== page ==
Currently, both state and federal governments are giving away money to first home buyers to get into the market. What has not changed since 12 years ago is that most people who are willing to take advantage of these schemes will most likely need to put stepping stones in place in order to get to their dream home. This is because their first property will most likely need to be a property of $600k or less in order to take advantage of the state governments off the plan stamp duty concessions. This is a scheme set up by the state government whereby you pay no stamp duty on the dutiable value of a property up to $550,000 once taking into consideration off-the-plan concessions. As a result of the scheme, first home buyers can save $25,000 that a non-first home buyer would otherwise have to pay.
Secondly, the state government of Victoria still has in place a first home owner grant whereby first homeowners are entitled to $10,000 when they purchase a home less than $750,000. They are also entitled to enhance FHOG of $20,000 when this property is purchased in a regional area. Other states also have similar schemes in place for first homeowners.
Thirdly, a great initiative that the federal government has in place to help first homeowners is the first home buyers savings scheme. This is a new scheme that allows people to make voluntary contributions into their super account which they can then withdraw later for the purposes of purchasing their first home. Up to $15,000 a year of voluntary contributions can be made in a financial year. A maximum of $30,000 can be released at a later day plus associated earnings. What is so good about this scheme is that performing super funds will help drive your savings further than a typical cash savings account whilst too having tax concessions applied.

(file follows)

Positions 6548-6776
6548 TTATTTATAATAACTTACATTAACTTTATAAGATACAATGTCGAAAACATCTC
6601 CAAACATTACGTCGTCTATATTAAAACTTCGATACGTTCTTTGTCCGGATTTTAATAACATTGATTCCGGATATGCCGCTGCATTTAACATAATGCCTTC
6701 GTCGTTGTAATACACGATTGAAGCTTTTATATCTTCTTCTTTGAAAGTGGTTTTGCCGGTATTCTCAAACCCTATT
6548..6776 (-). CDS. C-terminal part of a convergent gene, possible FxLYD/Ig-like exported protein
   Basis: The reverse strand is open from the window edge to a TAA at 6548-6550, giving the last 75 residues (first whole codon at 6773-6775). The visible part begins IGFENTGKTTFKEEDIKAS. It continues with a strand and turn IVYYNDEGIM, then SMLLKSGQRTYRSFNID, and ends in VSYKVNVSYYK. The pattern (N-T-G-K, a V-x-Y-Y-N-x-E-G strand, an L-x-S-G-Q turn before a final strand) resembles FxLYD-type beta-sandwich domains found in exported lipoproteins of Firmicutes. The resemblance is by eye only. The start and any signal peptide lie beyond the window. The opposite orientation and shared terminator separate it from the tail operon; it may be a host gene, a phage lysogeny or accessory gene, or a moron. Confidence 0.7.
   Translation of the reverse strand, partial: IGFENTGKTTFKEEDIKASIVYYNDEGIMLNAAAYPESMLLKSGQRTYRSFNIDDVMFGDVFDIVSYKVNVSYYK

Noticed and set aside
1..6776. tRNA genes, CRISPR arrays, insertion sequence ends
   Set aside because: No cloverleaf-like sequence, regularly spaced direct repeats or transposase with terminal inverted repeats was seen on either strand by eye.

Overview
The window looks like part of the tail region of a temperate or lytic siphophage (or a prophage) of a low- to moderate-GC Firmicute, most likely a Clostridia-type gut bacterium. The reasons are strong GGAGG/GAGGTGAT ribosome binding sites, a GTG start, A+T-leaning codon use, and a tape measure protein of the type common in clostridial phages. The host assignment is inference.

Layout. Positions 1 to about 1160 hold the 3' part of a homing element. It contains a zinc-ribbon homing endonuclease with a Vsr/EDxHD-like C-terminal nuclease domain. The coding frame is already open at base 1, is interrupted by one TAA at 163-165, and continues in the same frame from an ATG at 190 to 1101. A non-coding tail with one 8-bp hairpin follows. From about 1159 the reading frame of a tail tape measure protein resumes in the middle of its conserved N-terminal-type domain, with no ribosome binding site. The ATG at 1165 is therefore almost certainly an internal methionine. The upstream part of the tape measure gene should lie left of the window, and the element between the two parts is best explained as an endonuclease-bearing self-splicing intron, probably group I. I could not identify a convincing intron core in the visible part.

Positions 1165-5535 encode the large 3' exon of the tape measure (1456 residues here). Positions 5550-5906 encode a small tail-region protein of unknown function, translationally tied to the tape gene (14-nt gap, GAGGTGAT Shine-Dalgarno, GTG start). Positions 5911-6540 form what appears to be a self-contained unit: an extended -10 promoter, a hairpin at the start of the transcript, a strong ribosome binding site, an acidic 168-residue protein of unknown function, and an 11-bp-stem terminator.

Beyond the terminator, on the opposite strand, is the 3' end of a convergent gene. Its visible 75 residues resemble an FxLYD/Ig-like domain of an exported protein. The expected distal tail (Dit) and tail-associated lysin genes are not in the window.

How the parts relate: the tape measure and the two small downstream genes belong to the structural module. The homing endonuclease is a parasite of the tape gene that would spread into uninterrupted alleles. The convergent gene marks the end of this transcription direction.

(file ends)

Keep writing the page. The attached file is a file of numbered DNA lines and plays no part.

Here are my tips for people trying to get into the market:
- Use the government schemes and incentives to your advantage
- Purchase a BPOS, something that you can add value to and reap the rewards from later. It may mean getting your hands dirty but the long-term benefits will be worth it. Few people buy Ferraris for a first car and houses are no different. You need to set the necessary stepping stones in place to your eventual dream home and realise it may take a couple of homes before you get to your dream destination and home.
- Open a first home buyers savings account or, if not your first home, open an investment account that will most likely perform better than your typical cash savings account.
- If you decide to build your own home, note that times have changed with regards to owner building. Finance for owner-builders is becoming much more stringent and the finance cost is becoming much higher than the potential savings made. The Victorian building association is to making life harder for owner-builders as a result of poorly finished homes.
- Be disciplined with your savings and monitor the performance of your investments. The decisions you make now will have a long-term impact on your lifestyle down the track.
Whilst the housing market is difficult to get into at the moment, it is not impossible so long as you willing to use the rights tools and schemes to your advantage whilst using a little financial discipline.
For links to the discussed government schemes and incentives see below: